Bolstered by her friends, who assure her things are entirely different when the child is yours, that you fall magically, hopelessly in love at first sight, Eva capitulates. The moment she holds the infant Kevin in her arms, she realizes herself mistaken.
Even as a baby, something is very wrong with Kevin Khatchadourian. He refuses his mother’s milk and screams unremittingly. Never does he coo, smile, or laugh. He does not play: when left alone, encircled by the endless toys Franklin brings home, he simply sits, staring. Eva does not fall hopelessly in love with this floppy, howling stranger. Indeed, she can’t stand him.
As Kevin grows older, more alarming behaviors manifest. He refuses to be toilet trained until age six. He throws toys with the intent of harming others. He’s a late talker who dislikes cartoons and remains a fussy eater. When he finally does speak, it’s entirely in negatives, from the things he doesn’t like to those he finds stupid. Perhaps worst of all is his habit of mimicking his parents in a loud, numbing singsong. “Nyeh NYEE nyeh, nyeh-nyeeeh!” (Italics Shriver’s) Eva finds him unbearable. He is unbearable.
Kevin is four when the family moves. He entertains himself by shooting at the movers with a water gun, aiming for their genitals. When Eva bades him to stop, Franklin sides with Kevin, drenching Eva personally with the water gun. Franklin always sides with Kevin, good-naturedly refusing to see the increasingly alarming truth: their child is a sociopath. Friendless and sullen, his sole pleasure is carefully discerning what others love, then destroying it.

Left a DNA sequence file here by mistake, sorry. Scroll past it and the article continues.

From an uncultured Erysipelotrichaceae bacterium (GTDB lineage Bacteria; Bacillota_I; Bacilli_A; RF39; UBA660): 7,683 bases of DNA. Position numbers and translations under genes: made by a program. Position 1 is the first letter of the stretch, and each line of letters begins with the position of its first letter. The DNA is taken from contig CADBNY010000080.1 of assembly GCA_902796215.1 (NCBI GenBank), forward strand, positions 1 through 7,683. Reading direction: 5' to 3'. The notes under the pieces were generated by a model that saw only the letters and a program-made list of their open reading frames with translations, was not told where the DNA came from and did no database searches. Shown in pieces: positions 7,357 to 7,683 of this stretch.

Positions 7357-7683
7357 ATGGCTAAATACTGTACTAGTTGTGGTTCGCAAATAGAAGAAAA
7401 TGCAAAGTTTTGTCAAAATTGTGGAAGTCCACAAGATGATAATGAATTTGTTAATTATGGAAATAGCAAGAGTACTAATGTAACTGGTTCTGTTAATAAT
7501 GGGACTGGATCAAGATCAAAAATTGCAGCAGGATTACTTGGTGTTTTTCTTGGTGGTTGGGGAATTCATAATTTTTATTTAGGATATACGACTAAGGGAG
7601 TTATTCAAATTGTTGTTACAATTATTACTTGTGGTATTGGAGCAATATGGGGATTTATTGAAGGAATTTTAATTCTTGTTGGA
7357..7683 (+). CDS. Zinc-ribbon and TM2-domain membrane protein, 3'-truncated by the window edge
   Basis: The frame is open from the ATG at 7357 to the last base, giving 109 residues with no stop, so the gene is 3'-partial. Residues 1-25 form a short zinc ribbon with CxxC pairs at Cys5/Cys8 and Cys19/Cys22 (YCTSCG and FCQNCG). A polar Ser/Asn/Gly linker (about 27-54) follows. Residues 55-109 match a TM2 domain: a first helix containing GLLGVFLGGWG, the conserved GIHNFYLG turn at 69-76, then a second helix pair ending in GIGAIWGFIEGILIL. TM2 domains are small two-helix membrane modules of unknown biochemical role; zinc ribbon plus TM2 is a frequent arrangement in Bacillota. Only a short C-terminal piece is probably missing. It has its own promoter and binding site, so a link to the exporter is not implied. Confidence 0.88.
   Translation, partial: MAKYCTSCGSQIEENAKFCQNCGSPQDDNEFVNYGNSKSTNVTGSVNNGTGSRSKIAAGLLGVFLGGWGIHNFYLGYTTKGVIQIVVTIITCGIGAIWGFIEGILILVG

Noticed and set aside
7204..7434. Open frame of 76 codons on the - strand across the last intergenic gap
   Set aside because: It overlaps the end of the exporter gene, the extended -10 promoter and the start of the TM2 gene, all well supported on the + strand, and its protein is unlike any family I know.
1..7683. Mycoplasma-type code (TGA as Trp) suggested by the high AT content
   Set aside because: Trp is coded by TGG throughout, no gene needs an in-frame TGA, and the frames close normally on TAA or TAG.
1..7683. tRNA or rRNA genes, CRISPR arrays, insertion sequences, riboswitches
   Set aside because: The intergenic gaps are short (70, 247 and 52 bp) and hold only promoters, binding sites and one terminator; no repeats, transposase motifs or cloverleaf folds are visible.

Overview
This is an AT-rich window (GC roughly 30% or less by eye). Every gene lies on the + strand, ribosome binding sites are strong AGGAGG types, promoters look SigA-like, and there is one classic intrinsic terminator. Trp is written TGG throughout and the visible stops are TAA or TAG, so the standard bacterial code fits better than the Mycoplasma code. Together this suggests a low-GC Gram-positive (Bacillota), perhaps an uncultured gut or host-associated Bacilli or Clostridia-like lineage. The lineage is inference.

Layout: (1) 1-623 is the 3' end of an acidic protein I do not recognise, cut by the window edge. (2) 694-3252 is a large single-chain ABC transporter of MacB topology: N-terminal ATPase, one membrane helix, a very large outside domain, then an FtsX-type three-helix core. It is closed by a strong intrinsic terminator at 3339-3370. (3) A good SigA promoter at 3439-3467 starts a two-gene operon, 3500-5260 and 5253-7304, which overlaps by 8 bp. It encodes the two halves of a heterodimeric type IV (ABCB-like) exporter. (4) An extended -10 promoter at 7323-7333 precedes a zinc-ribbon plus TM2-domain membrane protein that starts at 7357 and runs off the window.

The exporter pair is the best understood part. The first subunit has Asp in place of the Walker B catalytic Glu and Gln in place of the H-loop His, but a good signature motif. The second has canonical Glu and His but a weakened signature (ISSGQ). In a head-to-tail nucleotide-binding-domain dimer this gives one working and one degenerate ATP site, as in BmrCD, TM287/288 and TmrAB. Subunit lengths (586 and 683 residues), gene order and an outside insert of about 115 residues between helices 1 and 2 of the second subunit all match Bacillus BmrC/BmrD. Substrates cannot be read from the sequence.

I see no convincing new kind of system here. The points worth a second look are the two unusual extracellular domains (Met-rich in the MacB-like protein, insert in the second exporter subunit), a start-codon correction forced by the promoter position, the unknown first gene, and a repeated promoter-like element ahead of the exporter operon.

Yet Franklin sees none of his son’s failings. Franklin is Eva’s antithesis in numerous ways. Eva’s relationship to America, and by extension, the country’s inhabitants, is that of an outsider, the child of immigrants who grew up to create a career that took her far from the States. She is openly critical of her country and its inhabitants, a hypocritical trait Kevin will later excoriate her for.
Franklin, who has visited Europe exactly once, is a red-blooded American, fond of junk food and Republican politics, a man who takes the national anthem seriously at baseball games. Franklin would like nothing more than to marry, have a family, and live in a nice suburban home. Which he does, to Eva’s subdued dismay and Franklin’s happiness. Kevin needs a yard to play in, good schools to attend. The funky New York loft and possessions collected from Eva’s travels is jettisoned for a McMansion in Gladstone, New York, an upwardly mobile suburb.